More than ever, small and growing businesses are adopting remote work programs. But there are safety and compliance dangers that spring out of remote work—and business leaders don’t always recognize them until it’s too late. If you own a business that offers remote work, you need to proactively plan to ensure employees are safe and you’re upholding your duty of care responsibilities.
Remote work exposes businesses to additional risk, and this article outlines three methods to protect employees working remotely as mobile work continues to expand.
Understanding the Rise in Remote Employee Risks
Remote work has exploded in the last few years, and this work style is more popular than ever. In fact, according to a survey conducted by McKinsey, 87 percent of workers would work in a flexible environment if they had the chance. However, many business leaders don’t realize that remote work raises risks for both employees and companies.
Many companies adopted remote work programs in a hurry during the pandemic or launched their mobile work models without carving out thorough approval processes first. Now, many of these businesses have employees scattered across international or domestic borders with no way to track them. This opens the company up to a range of potential problems.
Here are a few reasons why not knowing where your employees are working is dangerous:
Remote work makes duty of care difficult.
Simply put, if you don’t know where your employees are, you can’t keep them safe. For instance, imagine one of your employees recently moved to a new country—unbeknownst to the business—where an emergency, natural disaster, or political unrest strikes. That employee could be left to fend for themselves, and the company could be exposed to liability.
Companies and employees risk tax violations.
In an all-too-common situation, remote employees will work from multiple states or countries without alerting HR or payroll. In turn, the employee may end up owing extra taxes in multiple jurisdictions, or the company may misreport taxes. In a recent case, one remote employee may end up costing a company an estimated $500,000 because the worker didn’t disclose their working situation in Texas and California.
Employees could lose benefits.
If remote employees work across borders freely, they may risk losing benefits. For example, a remote employee will often move to a new state without informing their employer. As a result, they may end up working in an area outside of their healthcare coverage network.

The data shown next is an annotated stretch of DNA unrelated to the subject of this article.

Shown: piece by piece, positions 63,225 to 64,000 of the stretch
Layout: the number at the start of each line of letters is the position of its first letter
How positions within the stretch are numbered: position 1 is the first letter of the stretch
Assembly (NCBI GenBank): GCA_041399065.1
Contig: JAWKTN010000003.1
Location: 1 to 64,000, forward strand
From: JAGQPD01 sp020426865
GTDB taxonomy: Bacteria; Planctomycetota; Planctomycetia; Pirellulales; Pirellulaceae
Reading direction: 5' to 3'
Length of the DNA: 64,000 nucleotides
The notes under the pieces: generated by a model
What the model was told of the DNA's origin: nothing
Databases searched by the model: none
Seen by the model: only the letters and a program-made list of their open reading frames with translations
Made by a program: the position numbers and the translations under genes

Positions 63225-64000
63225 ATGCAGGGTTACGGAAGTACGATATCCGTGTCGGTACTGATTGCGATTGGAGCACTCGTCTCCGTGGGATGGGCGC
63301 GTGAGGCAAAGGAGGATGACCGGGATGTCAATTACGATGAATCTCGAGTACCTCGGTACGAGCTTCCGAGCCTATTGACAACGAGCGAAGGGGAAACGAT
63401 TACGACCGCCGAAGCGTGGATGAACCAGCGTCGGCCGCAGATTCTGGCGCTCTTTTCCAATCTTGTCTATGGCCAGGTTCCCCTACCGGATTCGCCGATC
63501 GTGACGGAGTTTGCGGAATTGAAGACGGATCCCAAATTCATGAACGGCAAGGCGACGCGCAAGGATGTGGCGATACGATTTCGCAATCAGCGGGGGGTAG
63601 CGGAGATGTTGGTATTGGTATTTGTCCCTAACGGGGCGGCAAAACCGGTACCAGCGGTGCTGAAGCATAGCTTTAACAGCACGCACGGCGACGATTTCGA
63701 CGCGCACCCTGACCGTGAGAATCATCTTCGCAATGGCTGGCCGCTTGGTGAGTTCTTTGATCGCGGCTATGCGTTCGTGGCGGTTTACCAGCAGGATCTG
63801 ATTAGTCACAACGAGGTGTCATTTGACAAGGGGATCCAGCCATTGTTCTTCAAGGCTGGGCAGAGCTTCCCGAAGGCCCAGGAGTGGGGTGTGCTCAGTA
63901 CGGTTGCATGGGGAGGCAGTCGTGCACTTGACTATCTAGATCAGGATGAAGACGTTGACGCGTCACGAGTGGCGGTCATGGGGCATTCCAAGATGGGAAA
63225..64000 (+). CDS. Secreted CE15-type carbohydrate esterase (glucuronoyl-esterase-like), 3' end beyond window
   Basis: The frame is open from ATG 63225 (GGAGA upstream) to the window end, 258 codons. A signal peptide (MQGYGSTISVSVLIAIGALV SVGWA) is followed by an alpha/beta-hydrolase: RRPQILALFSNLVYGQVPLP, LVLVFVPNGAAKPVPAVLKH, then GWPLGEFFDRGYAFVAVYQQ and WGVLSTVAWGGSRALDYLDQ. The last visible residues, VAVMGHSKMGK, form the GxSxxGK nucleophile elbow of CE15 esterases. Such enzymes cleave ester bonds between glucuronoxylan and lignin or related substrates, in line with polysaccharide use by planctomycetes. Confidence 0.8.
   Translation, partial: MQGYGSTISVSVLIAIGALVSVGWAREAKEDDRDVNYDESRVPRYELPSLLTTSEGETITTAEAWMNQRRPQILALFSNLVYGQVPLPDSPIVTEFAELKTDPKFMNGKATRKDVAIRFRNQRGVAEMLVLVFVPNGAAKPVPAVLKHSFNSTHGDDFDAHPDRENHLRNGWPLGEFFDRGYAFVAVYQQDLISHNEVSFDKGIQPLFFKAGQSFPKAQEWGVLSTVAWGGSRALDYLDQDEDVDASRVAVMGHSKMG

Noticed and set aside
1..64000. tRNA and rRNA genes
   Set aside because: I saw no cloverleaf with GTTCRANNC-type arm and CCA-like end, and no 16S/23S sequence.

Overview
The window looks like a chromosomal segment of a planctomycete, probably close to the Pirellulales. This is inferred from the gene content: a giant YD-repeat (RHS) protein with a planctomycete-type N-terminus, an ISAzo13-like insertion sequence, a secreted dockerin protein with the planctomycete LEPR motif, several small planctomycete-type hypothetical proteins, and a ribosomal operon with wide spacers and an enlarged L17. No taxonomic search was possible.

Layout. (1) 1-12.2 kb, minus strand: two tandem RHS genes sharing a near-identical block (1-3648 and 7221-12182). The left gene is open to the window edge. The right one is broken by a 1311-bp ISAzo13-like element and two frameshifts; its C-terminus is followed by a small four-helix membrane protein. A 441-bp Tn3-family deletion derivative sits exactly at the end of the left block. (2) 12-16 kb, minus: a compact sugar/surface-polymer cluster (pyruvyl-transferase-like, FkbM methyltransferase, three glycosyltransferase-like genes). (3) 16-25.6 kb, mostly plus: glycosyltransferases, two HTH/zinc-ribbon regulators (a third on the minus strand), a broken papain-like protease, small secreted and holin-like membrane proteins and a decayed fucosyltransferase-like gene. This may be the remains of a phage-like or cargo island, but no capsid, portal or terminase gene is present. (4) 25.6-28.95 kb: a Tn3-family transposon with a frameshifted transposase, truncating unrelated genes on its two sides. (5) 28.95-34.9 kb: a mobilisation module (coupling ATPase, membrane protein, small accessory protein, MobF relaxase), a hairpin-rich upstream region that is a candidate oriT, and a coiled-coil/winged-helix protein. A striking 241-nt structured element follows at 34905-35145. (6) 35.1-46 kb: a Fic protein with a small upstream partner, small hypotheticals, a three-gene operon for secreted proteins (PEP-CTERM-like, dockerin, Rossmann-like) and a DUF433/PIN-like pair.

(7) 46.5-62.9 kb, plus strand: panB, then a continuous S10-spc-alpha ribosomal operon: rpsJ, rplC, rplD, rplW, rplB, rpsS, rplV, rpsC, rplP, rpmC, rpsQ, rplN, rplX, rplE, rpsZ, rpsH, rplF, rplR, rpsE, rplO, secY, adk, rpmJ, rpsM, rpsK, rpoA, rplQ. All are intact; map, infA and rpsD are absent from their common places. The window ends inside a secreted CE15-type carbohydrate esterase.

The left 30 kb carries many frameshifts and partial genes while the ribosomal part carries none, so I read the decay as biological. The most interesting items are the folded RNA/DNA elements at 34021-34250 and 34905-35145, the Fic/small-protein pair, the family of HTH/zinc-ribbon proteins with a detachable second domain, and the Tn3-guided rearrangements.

In another common scenario, employees will move between international destinations for work. If the company offers equity compensation, those rewards may end up maturing within different jurisdictions—and they may trigger a higher tax bill than the employee expected. In all cases, lost benefits can frustrate employees and end up hurting employee retention.
How to Protect Your Remote Employees
By getting ahead of potential risks right away, small and growing businesses can protect remote employees—and the company. Here’s how:
1. Start tracking employee whereabouts.
To protect out-of-office employees and avoid company damage, leaders need to keep track of workers’ whereabouts. Different states, countries, and jurisdictions have different laws and risks. The only way to make sure employees are avoiding violations, lost benefits, and dangerous situations is to monitor where they’re working and how long they will be working there.
The best method for keeping track of employees varies from one company to the next. But businesses have used everything from software or calendar location sharing to routine manager check-ins to report remote employees’ work locations. No matter how you do it, it’s important to make sure you know where employees are working—and that they’re working from an approved location.
2. Revisit your remote work policies.
Too many companies reset their remote work offerings during the pandemic without upgrading their official business travel or remote work policies. To keep employees safe, be sure to update your remote work policies.
Make sure your policies clearly:
- Explain where employees can and cannot work, along with your approval process.
- Lay out how often employees should be reporting their whereabouts.
- Define what your company considers remote work, hybrid work, or business travel.
3. Build out cross-departmental processes.
Especially if your employees are working internationally, managing remote work will require cooperation from across your organization. You may need input from everyone from immigration, benefits, and payroll departments to corporate tax professionals. That’s why it’s important to gather feedback from across departments and include them in your remote work processes.
Pro tip: If you start building out processes and find there are resource gaps within your team, consider picking up technology or third-party support to fill in those weak spots.
Build a Proactive Plan Now to Avoid Remote Employee Nightmares
As remote work continues to grow, it’s catching many small and growing companies off guard. By letting remote employees work freely across borders, businesses could be exposing themselves to tax violations, duty of care mishaps, and noncompliance. But it is possible to protect employees as the modern work environment shifts. By adopting a proactive stance to employee safety and compliance now, businesses can protect employees long into the future.
Jennifer Stein has more than 25 years of experience in expat and foreign national tax preparation and consulting. She joined Global Tax Network in 2011 and serves as managing director. While clients’ projects may look similar on paper, she understands that every employee’s situation is unique. She coaches clients to understand the complexities of sending employees across borders and helps them work through the many requirements of home and host reporting.